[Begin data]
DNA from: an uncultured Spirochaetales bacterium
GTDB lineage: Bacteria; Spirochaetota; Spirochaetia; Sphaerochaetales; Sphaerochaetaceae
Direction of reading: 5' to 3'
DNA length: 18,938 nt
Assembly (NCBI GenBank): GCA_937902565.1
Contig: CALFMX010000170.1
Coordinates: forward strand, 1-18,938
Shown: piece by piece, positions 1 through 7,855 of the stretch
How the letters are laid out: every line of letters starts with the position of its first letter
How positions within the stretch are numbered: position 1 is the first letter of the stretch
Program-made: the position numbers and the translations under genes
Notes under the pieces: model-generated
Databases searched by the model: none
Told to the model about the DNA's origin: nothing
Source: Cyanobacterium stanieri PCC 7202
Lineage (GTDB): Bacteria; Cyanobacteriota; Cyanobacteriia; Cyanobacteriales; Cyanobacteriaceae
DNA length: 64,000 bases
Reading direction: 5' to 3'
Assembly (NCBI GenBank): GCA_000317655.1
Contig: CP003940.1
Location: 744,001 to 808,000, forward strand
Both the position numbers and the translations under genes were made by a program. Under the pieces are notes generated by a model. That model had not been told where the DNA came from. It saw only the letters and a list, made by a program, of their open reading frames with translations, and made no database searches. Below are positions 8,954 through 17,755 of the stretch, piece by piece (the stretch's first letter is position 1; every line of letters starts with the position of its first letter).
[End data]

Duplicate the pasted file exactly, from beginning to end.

DNA from: an uncultured Spirochaetales bacterium
GTDB lineage: Bacteria; Spirochaetota; Spirochaetia; Sphaerochaetales; Sphaerochaetaceae
Direction of reading: 5' to 3'
DNA length: 18,938 nt
Assembly (NCBI GenBank): GCA_937902565.1
Contig: CALFMX010000170.1
Coordinates: forward strand, 1-18,938
Shown: piece by piece, positions 1 through 7,855 of the stretch
How the letters are laid out: every line of letters starts with the position of its first letter
How positions within the stretch are numbered: position 1 is the first letter of the stretch
Program-made: the position numbers and the translations under genes
Notes under the pieces: model-generated
Databases searched by the model: none
Told to the model about the DNA's origin: nothing
Source: Cyanobacterium stanieri PCC 7202
Lineage (GTDB): Bacteria; Cyanobacteriota; Cyanobacteriia; Cyanobacteriales; Cyanobacteriaceae
DNA length: 64,000 bases
Reading direction: 5' to 3'
Assembly (NCBI GenBank): GCA_000317655.1
Contig: CP003940.1
Location: 744,001 to 808,000, forward strand
Both the position numbers and the translations under genes were made by a program. Under the pieces are notes generated by a model. That model had not been told where the DNA came from. It saw only the letters and a list, made by a program, of their open reading frames with translations, and made no database searches. Below are positions 8,954 through 17,755 of the stretch, piece by piece (the stretch's first letter is position 1; every line of letters starts with the position of its first letter).